Last question, who do you think is going to lead us out of this? Is it going to be industry? Is it going to be the person? I can’t remember her. Um, the, the, the 14 year old, um, Greta is, yeah, somebody, Greta Thunberg, is going to be, it’s going to be, industry is going to be the next generation of kids. It’s certainly not going to be old white guys. Right. So who’s going to do it.
I mean, there are some old white guys that are doing quite a bit, so let’s not dismiss them completely, not all the old, however, I think as a collaboration of everybody, So Greta Thunberg has actually brought it to people’s attention and mind you, a lot of the shaming, the yelling, um, the saying, how dare you. That’s not my particular style, but it was effective. It got people talking! Industry is now responding. You know, you’re having Mike Bloomberg, the Bloomberg foundation, they are focusing on that heavily. So there’s somebody who’s very prominent, very, you know, out there and they’re supporting it, they’re moving it forward and the more people are doing this, they say, well, I should do that too. And it’s also that sort of. Um, being responsible. It’s not shaming. It’s more of saying, well, I guess I should do this too, because I don’t want to be on the outside looking in and we have more technology, we have more people thinking about it. Um, that’s probably the most important factors you have more of the younger generation really focusing on modular technology instead of throwing away your washing machine because one part’s broken. Take out that one part, replace it, put it back in. You don’t have to get rid of the whole thing. So it’s just a way that we’re rethinking the whole thing.
Last point. Do you think we are where you thought we’d be 20 years ago or are we behind or ahead?
Oh, I think we’re behind. I mean, I’m a kid from the seventies and, you know, we, there was a lot of garbage, I mean, I was actually born in California. Um, and my mom would tell me, I didn’t. I think you probably didn’t know that, yeah, I was born in Pasadena, you know, and there, the air quality was so bad that the police would come around and say, you know, children and elderly had to be inside. So we have improved and yes, it should loss. It took regulation. It took the EPA to have the air quality act passed and all the water quality PR passed California was head of it and sort of the rest of the country followed. We’re destroying those very laws right now, which is extremely troublesome to me. And I simply hope that, um, I know that the NRDC. Um, national resource defense council. They are assuming the pants off the administration for trying to do this and they’re winning.
So they.. you don’t hear about that a lot, you only hear about the laws being dis-embowled, you know, you don’t hear about them winning.
It’s not, I mean, it’s a slow process. It’s, you know, first of all, you know, the administration immediately hacks it and says, we’re stopping this. So then the lawsuits get filed. The litigation gets started so little by little. They’re pulling them back, but it’s slow and it’s not a hundred percent either. And unfortunately, um, I just really hope that either the current administration wakes up to this fact and realizes we’re doing more harm than good, or we have a new administration come in and fix the situation.
I think it’s going to be the second, unfortunately I don’t, I don’t think that the current administration sees any reason to change. Uh, Spencer has a last question, which actually is a good one. So I’ll leave that. Uh, if you were, if you had the white house’s ear or let’s, let’s say the new, the new administration comes in, what would be the first policy change or implementation you would lobby or push for?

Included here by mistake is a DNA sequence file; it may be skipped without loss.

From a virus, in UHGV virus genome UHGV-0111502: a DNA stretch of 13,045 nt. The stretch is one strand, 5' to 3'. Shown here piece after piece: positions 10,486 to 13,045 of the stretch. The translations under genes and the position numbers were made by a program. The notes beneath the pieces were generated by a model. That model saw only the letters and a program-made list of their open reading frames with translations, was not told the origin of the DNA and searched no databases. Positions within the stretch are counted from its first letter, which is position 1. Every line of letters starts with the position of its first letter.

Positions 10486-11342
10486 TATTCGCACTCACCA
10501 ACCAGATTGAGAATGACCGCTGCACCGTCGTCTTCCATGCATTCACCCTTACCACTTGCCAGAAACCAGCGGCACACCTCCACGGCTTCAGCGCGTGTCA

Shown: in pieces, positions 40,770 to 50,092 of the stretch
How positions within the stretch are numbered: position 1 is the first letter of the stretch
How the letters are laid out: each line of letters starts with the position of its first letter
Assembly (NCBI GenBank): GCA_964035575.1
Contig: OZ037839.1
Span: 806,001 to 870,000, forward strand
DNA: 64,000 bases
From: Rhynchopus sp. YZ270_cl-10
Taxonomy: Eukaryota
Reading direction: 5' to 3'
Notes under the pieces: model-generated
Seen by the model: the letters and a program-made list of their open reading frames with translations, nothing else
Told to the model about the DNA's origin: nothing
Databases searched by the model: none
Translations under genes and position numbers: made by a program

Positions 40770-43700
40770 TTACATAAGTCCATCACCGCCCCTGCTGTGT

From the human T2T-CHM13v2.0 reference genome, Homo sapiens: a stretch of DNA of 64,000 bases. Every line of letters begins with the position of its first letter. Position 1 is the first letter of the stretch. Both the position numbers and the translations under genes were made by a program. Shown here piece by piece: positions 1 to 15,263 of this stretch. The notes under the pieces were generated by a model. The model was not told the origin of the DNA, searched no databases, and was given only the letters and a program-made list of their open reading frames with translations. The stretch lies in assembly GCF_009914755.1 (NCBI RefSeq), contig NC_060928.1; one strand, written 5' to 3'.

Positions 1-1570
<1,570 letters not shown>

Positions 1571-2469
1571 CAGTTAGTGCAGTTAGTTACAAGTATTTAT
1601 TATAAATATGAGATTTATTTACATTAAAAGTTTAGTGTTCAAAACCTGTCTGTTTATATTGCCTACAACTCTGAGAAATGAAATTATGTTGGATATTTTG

Um, I’ve seen, I have to go with the new administration. I don’t think I would get much of an audience with who’s currently there. Um, the very first thing, jeez. Um, I would say transportation right now is a huge issue. Um, most greenhouse gases are admitted by semi trucks, trucks. So during the lockdown, if you went out on the street and drove anywhere, which it was you and five other cars, there were trucks everywhere, semis, cause we have to transport our goods and you have to get our things from point a to point B. That’s why I feel like companies like Hyperloop and there are several Hyperloop companies out there; one of them is just going to hopefully focus on transporting goods where it’s, you know, electric, magnetic, rail, whatever they want to use and they just get transported that way. Um, but we have to get the trucks off the road. Um, that’s what is, you know, there’s so many, I can’t pick one. I honestly can’t pick one. Um, but I think you start with what’s reasonable and easy and work your way from there.
That’s a good answer as anything we’re going to have you back when you, this was great. Thank you. How do people find you?
How do people find me? Um, so my email is Nystrom Wendy at Gmail. NystromWendy@gmail.com So it’s last name, first name I’m on LinkedIn. That’s easy. I’m all over LinkedIn. And, um, you know, I guess through you, you can always put people in touch with me, so yeah. Very cool, Wendy. Thanks so much for taking the time today!
Guys, 20 minutes locked down. Hope you enjoyed it. If you like it, send me money. No, I’m just kidding, you don’t have do that, but what you can do, actually, if you want to, is you could support my Ironman training at shankman.com/ironman, I am training for Kona in February and thanks thanks for the lockdown I am way behind in my fundraising, so shankman.com/ironman would be, would be awesome. Thank you, Wendy. We will have you back. I think later this week we have another broadcast and Wendy we’ll have you back on soon. Have a great day & stay cool. If you’re on. If you’re in the Northeast where there’s currently a heat waves, checking your neighbor, checking your neighbors, especially if they’re elderly, find out if they need anything help now. Alright, so you guys see you soon!